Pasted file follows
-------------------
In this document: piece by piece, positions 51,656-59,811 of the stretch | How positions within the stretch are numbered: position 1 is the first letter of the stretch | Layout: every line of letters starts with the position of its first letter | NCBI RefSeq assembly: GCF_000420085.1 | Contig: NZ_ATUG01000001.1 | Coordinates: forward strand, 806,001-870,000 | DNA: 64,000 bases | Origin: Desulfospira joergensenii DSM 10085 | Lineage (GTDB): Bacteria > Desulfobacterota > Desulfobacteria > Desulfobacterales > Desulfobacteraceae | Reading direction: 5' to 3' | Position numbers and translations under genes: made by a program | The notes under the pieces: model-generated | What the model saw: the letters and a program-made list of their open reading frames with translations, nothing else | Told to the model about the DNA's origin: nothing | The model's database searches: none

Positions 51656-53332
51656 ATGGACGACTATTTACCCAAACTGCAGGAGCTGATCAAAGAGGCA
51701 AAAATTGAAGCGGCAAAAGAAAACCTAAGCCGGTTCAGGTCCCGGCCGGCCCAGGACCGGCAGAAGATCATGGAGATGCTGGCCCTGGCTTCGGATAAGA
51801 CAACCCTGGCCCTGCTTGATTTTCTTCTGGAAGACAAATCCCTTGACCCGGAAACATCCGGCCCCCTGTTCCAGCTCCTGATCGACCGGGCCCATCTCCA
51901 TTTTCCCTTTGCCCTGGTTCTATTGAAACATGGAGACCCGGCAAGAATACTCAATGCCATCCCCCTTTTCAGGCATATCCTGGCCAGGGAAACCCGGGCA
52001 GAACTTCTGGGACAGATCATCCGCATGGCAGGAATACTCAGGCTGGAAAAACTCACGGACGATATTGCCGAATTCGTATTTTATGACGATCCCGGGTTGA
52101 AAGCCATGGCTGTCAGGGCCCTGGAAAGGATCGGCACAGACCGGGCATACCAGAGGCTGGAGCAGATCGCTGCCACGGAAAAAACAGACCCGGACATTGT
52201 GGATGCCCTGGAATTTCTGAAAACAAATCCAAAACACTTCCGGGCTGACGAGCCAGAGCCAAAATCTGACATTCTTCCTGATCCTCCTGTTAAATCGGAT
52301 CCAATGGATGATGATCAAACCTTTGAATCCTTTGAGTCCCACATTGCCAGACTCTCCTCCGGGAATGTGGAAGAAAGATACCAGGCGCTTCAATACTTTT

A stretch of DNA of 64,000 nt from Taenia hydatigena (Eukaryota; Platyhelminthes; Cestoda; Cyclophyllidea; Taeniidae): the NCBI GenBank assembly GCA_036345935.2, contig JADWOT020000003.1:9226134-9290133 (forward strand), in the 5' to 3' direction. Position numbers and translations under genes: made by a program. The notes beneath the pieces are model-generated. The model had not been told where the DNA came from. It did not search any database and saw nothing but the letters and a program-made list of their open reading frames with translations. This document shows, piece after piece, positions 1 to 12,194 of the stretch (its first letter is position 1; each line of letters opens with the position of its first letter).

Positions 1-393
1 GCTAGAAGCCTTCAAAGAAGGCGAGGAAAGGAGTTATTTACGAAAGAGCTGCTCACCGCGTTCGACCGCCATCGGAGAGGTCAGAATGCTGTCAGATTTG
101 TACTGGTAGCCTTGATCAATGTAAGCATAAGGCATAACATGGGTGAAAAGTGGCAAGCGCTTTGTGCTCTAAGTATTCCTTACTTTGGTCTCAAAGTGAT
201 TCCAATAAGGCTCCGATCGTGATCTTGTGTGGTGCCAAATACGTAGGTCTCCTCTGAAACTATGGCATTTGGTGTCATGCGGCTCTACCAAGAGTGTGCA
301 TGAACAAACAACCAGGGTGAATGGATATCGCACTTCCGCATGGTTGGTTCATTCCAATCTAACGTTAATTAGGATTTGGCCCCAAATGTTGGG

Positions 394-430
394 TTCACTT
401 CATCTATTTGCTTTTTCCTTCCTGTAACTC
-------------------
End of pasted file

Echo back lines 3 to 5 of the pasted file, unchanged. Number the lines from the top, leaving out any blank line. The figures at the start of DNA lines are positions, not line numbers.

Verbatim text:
51656 ATGGACGACTATTTACCCAAACTGCAGGAGCTGATCAAAGAGGCA
51701 AAAATTGAAGCGGCAAAAGAAAACCTAAGCCGGTTCAGGTCCCGGCCGGCCCAGGACCGGCAGAAGATCATGGAGATGCTGGCCCTGGCTTCGGATAAGA
51801 CAACCCTGGCCCTGCTTGATTTTCTTCTGGAAGACAAATCCCTTGACCCGGAAACATCCGGCCCCCTGTTCCAGCTCCTGATCGACCGGGCCCATCTCCA